How We Still Fail Rape Victims: Reflecting on Responsibility and Legal Reform
Francis X. Shen
University of Minnesota Law School
September 1, 2011
Columbia Journal of Gender and Law, Vol. 22, No. 1, 2011
Despite over thirty years of rape law reform, rape remains too prevalent, and successful convictions of rapists remain too rare. I argue in this Article that we continue to fail rape victims because we are too quick to give in to our instinct to blame and less willing to engage in the careful reflection that would lead us to see more profoundly our collective responsibility for this failure.
The Article proceeds in five sections. In Section I, I review a number of studies and argue that rape reforms to date, while significant, have nonetheless been inadequate. I then discuss the pervasiveness of rape myths about blame, both over time and in the present day. In Section II, I extend my analysis to rape in the tort system. Drawing on a recent empirical analysis of jury verdicts and settlements, as well as interviews with practicing plaintiffs’ attorneys, I argue that unless harm is concrete and visible, we tend to devalue it.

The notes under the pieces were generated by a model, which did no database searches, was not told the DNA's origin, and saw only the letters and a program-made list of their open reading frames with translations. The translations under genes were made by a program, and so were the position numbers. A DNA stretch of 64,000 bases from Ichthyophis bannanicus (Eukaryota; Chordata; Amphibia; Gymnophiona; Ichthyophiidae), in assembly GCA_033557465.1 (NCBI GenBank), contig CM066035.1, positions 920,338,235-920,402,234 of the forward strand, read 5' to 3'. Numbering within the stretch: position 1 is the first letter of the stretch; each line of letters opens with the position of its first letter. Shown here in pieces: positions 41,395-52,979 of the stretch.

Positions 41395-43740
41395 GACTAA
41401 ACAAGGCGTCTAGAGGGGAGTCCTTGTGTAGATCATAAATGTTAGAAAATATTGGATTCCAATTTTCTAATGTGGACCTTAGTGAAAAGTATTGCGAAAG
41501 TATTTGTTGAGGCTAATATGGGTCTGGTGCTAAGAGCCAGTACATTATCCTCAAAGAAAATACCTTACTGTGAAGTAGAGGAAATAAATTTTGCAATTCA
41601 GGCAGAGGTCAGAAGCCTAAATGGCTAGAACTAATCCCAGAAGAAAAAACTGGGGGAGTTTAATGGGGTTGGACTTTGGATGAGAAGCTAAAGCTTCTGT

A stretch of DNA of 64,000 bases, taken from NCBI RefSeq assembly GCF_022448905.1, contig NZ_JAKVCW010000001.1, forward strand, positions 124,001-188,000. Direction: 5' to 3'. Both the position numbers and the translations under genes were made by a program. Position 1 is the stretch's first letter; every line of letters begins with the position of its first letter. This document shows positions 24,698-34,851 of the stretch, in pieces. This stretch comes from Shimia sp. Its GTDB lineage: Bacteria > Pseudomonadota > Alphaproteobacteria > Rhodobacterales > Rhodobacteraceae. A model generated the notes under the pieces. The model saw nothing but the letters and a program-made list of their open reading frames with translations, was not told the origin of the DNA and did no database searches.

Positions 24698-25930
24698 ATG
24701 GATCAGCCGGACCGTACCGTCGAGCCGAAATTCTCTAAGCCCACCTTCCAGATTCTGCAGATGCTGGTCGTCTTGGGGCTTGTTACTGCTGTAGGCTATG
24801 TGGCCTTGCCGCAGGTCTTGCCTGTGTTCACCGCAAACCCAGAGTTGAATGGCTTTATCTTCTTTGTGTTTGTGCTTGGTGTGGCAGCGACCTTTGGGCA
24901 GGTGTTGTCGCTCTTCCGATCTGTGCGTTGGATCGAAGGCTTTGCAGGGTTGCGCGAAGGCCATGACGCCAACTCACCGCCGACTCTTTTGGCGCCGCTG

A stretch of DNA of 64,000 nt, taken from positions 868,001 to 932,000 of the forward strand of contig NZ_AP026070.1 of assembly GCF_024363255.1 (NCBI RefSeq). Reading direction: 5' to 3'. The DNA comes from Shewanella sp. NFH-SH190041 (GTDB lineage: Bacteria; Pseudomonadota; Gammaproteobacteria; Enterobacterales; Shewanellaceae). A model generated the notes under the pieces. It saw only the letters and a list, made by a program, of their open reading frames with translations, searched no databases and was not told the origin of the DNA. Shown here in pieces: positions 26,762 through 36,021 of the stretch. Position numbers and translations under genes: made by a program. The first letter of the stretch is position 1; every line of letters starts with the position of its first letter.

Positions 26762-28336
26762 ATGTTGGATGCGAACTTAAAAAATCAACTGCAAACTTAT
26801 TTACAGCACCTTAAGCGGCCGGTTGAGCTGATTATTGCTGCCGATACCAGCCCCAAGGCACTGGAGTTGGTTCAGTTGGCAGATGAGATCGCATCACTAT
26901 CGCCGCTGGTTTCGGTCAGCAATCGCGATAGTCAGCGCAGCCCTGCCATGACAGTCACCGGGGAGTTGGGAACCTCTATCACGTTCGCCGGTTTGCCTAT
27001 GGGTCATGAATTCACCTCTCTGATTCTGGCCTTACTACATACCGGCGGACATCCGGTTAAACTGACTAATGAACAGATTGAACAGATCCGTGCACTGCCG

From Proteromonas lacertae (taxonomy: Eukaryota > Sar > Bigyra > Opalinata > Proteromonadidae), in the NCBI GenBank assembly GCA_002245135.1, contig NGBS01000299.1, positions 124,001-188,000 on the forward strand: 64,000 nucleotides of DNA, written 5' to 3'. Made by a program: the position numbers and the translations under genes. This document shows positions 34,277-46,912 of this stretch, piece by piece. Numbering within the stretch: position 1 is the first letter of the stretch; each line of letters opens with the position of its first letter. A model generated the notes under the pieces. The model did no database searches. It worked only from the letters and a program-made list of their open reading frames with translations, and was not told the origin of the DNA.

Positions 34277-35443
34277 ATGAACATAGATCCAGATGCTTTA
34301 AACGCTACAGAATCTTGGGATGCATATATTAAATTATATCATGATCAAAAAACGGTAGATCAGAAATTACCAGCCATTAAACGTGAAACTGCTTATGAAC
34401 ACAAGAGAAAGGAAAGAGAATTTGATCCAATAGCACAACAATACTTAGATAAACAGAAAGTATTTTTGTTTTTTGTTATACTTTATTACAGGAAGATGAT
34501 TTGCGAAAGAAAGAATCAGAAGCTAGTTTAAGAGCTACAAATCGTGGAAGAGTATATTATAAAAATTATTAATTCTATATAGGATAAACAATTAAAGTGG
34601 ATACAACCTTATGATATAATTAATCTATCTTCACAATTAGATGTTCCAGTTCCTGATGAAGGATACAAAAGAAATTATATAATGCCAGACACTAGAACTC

In Section III, I turn my attention to policymaking. Based on a series of empirical studies, I discuss the role of the media and legislators in shaping policy response to sex crimes. I argue that the policy response has often been driven by moral panic rather than careful reflection. In Section IV, I evaluate why reform has failed and suggest that the impulse to blame all men or all men in fraternities is overly simplistic. In Section V, I conclude the paper with a reflection on the deeper meanings of rape myths and rape law reform. I argue that to find lasting solutions for the problems of sexual violence we must first look inward. Reflection, leading to collective responsibility and collective action, is the best path to reform.
Number of Pages in PDF File: 80
Keywords: rape, sexual assault, crime victim, criminal law, rape statute, law and society, social psychology, empiricalAccepted Paper Series
Date posted: March 11, 2013
© 2014 Social Science Electronic Publishing, Inc. All Rights Reserved.
This page was processed by apollo7 in 0.203 seconds